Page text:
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When should I see a doctor right away about my drug allergy?

ANSWER

See a doctor immediately for these drug allergy symptoms:

  • A fast-spreading painful red or blistered area on the skin
  • Swollen face, tongue, or lips, even without breathing difficulty or increase in swelling
  • Top layer of skin peels off in sheets without blistering
  • Scalded-looking raw areas of flesh
  • Discomfort
  • Fever
  • Condition spreading to eyes, mouth, and genitals

From: Drug Allergy Treatment WebMD Medical Reference

SOURCES:

Kaiser Permanente: "Drug Allergies" and "Medication Allergies: Treatment Overview."

American Academy of Allergy, Asthma & Immunology: "Tips to Remember: Medications and Drug Allergic Reactions."

University of Maryland Medical Center: "Toxic Epidermal Necrolysis."

Drug Allergy Information from eMedicineHealth .

Reviewed by Carol DerSarkissian on February 05, 2018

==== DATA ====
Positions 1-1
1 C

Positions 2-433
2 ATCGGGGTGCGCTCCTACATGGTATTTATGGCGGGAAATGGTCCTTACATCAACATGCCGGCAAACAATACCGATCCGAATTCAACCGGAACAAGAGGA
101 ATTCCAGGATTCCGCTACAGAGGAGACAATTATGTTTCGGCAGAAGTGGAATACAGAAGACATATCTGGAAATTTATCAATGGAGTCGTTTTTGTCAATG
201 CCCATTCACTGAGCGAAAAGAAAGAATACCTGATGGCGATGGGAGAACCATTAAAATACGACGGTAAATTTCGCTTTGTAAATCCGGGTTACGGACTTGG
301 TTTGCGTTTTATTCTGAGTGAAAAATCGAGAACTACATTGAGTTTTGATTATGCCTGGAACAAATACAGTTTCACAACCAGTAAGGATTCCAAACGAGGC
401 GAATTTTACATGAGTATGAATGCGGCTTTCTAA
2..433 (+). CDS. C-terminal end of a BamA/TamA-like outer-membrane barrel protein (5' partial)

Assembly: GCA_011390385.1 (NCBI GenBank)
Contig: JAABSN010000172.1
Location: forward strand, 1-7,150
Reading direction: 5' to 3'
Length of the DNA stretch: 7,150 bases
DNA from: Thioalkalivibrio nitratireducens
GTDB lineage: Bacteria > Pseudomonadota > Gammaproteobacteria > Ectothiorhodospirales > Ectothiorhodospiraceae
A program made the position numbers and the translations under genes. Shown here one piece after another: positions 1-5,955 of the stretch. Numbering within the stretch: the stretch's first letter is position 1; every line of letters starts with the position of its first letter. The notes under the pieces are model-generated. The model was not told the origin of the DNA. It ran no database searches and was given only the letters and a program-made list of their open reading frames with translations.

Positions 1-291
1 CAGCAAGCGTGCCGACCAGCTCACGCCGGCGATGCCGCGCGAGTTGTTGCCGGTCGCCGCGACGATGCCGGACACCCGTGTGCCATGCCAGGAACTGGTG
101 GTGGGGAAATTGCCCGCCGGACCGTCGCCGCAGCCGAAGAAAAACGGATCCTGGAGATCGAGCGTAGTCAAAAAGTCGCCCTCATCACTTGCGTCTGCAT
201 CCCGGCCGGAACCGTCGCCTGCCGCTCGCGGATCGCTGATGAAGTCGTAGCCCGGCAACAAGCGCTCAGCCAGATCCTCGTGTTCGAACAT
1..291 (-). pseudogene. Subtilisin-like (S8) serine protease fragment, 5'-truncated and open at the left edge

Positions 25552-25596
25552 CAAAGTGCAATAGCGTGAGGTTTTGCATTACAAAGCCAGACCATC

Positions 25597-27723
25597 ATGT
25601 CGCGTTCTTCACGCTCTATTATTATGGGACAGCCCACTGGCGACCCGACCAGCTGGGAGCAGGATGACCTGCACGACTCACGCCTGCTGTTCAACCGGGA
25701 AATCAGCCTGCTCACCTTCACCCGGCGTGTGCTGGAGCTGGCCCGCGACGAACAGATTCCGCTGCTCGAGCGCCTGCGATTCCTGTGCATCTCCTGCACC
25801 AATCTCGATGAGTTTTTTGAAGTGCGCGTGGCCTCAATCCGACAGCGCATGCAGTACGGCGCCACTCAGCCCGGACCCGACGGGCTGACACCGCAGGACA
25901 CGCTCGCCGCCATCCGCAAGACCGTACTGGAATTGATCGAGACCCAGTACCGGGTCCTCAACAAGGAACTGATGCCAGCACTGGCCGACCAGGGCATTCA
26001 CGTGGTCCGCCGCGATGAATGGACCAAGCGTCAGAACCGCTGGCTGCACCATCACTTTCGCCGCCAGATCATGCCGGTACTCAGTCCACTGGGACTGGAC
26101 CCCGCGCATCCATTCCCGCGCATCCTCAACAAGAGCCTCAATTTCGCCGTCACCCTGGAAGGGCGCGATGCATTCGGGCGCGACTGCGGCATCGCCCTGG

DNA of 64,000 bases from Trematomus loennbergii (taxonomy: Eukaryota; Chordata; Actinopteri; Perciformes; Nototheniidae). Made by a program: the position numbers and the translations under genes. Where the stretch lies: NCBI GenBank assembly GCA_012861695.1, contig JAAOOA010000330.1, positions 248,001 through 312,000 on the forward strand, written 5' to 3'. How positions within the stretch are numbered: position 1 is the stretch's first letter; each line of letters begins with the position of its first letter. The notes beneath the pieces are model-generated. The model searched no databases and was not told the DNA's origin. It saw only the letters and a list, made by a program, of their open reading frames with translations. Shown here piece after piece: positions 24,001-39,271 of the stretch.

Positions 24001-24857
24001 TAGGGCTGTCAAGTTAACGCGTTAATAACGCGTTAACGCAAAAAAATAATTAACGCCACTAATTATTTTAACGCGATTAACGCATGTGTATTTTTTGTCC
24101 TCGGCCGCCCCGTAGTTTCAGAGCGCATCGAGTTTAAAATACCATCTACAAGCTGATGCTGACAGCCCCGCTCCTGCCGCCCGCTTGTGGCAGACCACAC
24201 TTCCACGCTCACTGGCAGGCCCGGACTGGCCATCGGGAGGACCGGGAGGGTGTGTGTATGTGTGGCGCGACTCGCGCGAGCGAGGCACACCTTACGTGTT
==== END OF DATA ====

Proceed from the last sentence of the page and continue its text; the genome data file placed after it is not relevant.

SOURCES:

Kaiser Permanente: "Drug Allergies" and "Medication Allergies: Treatment Overview."

American Academy of Allergy, Asthma & Immunology: "Tips to Remember: Medications and Drug Allergic Reactions."

University of Maryland Medical Center: "Toxic Epidermal Necrolysis."

Drug Allergy Information from eMedicineHealth .

Reviewed by Carol DerSarkissian on February 05, 2018

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How can I control itching caused by drug allergy?

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THIS TOOL DOES NOT PROVIDE MEDICAL ADVICE. It is intended for general informational purposes only and does not address individual circumstances. It is not a substitute for professional medical advice, diagnosis or treatment and should not be relied on to make decisions about your health. Never ignore professional medical advice in seeking treatment because of something you have read on the WebMD Site. If you think you may have a medical emergency, immediately call your doctor or dial 911.

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